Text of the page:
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New York Steps Up Bid To Transform its Grid with "Largest Green Energy Initiative by Any State in U.S. History"

image credit: NY Governor Andrew Cuomo

In July last year, New York State put out the largest solicitation for renewable energy in the United States ever to pivot its economy in the direction of a zero-carbon economy. The solicitation, which included clean energy projects spanning disparate forms of renewable energy, was meant to enable $7 billion in investments and create 4500 jobs.

Yesterday New York Governor Cuomo provided an update on that initiative. Since July, New York has approved renewable energy projects that are expected to generate more than 4,700 MW of power, the largest ever for any state and create more than 8,600 jobs in the sector, he said.  Governor Cuomo also announced a $26 billion public-private partnership initiative comprising 100 offshore wind and solar energy initiatives. They will reduce carbon emissions by 16 metric tons per year. Sixty-eight such projects are already underway.

“A true transformation to a green economy must create a complete green energy system to replace the old carbon-based supply system,” said Governor Cuomo. To that end, the governor’s office is basing its actions on four prongs: building large scale renewable projects, kickstarting manufacture of renewable energy infrastructure in New York, building transmission capacity, and creating a green energy workforce capacity.

Governor Cuomo highlighted a slate of new investments, proposed or already in operation, across the renewable energy value chain. For example, the governor’s office has greenlighted 24 new solar projects to create 11,000 jobs in Upstate New York. An offshore wind tower facility – a first in the country - at the Port of Albany will create 100 jobs. The South Brooklyn Marine Terminal will become a dedicated offshore wind facility that will generate 3.3 MW of wind power. It will be managed by Norwegian company Equinor and British Petroleum.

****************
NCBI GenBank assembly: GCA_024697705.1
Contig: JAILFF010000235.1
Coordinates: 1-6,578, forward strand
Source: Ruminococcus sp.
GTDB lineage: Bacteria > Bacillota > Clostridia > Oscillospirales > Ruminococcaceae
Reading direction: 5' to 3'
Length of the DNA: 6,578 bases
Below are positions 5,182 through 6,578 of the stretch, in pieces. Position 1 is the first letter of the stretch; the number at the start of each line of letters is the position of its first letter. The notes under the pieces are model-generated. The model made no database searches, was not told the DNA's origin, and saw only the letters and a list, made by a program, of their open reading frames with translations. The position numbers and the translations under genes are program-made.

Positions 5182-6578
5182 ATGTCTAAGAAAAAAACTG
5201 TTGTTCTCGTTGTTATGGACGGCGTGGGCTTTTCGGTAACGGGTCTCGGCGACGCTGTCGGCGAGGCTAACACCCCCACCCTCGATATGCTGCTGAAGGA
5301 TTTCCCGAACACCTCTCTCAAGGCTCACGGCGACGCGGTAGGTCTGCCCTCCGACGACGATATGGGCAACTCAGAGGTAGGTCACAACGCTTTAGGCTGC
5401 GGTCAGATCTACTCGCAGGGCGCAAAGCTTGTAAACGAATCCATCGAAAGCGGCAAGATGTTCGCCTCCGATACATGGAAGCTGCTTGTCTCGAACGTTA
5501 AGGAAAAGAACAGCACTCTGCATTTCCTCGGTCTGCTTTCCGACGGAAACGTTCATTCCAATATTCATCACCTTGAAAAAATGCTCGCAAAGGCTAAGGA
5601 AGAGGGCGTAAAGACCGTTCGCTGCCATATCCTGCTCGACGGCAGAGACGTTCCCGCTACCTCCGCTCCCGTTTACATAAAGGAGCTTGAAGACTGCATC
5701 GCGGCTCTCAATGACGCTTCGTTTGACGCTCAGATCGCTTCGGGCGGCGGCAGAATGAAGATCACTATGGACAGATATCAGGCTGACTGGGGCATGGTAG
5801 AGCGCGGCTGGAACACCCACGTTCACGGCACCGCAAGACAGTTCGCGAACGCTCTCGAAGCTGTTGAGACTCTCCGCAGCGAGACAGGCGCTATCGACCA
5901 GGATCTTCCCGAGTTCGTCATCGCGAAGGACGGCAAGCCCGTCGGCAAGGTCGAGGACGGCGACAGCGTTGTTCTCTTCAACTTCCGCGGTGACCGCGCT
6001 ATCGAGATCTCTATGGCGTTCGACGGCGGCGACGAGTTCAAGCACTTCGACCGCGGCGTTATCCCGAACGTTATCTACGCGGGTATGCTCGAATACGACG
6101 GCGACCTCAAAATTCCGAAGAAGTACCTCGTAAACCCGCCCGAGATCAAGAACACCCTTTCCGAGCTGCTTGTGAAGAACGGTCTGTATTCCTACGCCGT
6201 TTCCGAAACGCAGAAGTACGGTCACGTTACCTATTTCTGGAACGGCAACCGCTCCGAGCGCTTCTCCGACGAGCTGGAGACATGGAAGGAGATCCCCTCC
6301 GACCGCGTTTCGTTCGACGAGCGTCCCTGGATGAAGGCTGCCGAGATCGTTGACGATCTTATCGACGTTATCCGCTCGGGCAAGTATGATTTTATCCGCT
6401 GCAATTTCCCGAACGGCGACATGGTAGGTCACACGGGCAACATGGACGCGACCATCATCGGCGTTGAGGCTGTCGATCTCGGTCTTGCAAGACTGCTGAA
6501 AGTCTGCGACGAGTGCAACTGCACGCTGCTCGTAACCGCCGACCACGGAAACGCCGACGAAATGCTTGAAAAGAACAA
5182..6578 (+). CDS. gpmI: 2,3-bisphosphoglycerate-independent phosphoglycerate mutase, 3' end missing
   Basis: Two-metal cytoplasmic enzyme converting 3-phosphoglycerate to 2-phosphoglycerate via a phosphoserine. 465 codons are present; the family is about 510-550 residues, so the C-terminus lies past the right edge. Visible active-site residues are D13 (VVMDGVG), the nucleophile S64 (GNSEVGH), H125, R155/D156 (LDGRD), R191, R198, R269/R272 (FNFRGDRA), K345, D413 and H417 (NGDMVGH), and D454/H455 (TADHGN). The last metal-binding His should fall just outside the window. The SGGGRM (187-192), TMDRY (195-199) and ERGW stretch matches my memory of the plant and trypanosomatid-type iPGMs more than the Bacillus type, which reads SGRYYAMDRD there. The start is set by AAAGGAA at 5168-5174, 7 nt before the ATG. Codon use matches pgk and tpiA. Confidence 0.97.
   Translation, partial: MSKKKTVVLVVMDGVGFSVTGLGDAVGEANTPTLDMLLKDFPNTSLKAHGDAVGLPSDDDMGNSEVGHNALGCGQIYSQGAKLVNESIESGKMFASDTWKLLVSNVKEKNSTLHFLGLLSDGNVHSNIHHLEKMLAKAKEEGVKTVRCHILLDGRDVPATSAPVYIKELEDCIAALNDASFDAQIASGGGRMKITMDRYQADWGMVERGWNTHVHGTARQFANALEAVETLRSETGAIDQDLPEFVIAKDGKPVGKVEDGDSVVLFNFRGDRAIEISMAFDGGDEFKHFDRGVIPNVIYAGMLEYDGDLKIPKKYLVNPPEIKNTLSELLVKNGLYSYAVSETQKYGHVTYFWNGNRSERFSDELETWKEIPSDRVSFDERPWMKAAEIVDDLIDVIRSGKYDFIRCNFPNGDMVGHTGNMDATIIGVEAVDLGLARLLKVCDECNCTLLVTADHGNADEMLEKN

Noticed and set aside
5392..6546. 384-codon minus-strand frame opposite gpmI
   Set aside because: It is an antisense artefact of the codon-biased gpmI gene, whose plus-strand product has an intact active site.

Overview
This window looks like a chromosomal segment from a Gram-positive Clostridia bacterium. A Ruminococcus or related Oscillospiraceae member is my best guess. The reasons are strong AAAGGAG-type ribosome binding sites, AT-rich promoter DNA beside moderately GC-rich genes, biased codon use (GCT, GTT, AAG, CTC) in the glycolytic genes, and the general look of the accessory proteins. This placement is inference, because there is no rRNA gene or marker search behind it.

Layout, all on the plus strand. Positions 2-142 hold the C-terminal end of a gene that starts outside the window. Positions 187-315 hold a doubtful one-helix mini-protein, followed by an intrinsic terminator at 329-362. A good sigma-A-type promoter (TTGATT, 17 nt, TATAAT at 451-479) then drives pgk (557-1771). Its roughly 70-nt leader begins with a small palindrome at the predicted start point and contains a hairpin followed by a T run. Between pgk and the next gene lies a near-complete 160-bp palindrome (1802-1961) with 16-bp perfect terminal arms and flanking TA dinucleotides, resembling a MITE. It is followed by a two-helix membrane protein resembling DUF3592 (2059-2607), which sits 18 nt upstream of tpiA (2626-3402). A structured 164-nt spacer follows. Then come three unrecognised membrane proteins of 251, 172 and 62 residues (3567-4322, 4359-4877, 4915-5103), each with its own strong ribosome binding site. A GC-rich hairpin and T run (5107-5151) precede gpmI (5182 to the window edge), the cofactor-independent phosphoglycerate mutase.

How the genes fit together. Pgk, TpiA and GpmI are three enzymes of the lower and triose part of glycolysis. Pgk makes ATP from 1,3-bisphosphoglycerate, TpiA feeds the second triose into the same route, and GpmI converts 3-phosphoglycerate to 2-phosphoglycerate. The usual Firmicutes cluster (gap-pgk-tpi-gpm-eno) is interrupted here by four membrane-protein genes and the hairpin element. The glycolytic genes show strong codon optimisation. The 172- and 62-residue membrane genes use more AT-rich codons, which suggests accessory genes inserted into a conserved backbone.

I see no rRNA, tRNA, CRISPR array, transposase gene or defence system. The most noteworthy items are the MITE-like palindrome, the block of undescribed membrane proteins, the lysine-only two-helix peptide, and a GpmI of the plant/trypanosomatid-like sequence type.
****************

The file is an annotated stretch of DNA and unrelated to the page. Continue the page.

Governor Cuomo’s announcements yesterday should be a shot in the arm for the state’s ambitious renewable energy targets. The state plans to generate 70 percent of its electricity from renewable energy sources by 2030 and become emissions-free by 2040.

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John Simonelli's picture
John Simonelli on Jan 25, 2021

While the article highlights some of the progress on the various initiatives, I still think NY has missed a couple of more salient points. First, with all of those variable renewables being put in, part of their initiative should also be to develop utility scale large energy storage. To maintain reliability, that is a “must have”. Also it is recognized that in many areas the leading contributor of carbon to the environment is not the power industry. If they truly want to reach decarbonization goals, they need to start electrifying transportation, residential and industrial heating, and various manufacturing processes, etc. I didn't see any initiatives about societal electrification.

Matt Chester's picture
Matt Chester on Jan 25, 2021

I still think NY has missed a couple of more salient points. First, with all of those variable renewables being put in, part of their initiative should also be to develop utility scale large energy storage. To maintain reliability, that is a “must have”.

Agreed that energy storage needs to be a larger and more central part of this conversation. I wonder what your thoughts are on the timing of it all though-- the energy storage tech development seems to be behind that of renewable generation tech, which is a problem because in the ideal world I think you'd have widespread grid-tied storage (which would help with any grid, clean or not) and then you start building out the renewables that can be enhanced with the storage-- but by building the renewables before the storage is at the necessary maturity, is it creating incentive for that storage to be developed or is it shortsighted in that it may end up with some of the renewable projects not meeting their goals without storage to aid? 

Michael Keller's picture
Michael Keller on Jan 25, 2021

A profoundly ill-advised misadventure that will only serve to vastly increase the already bloated cost of energy. The exodus of businesses and residents will accelerate.

And why the irrational embrace of exceptionally expensive energy? Because politicians, and the investment class figure there is money to be made with little risk to themselves. 

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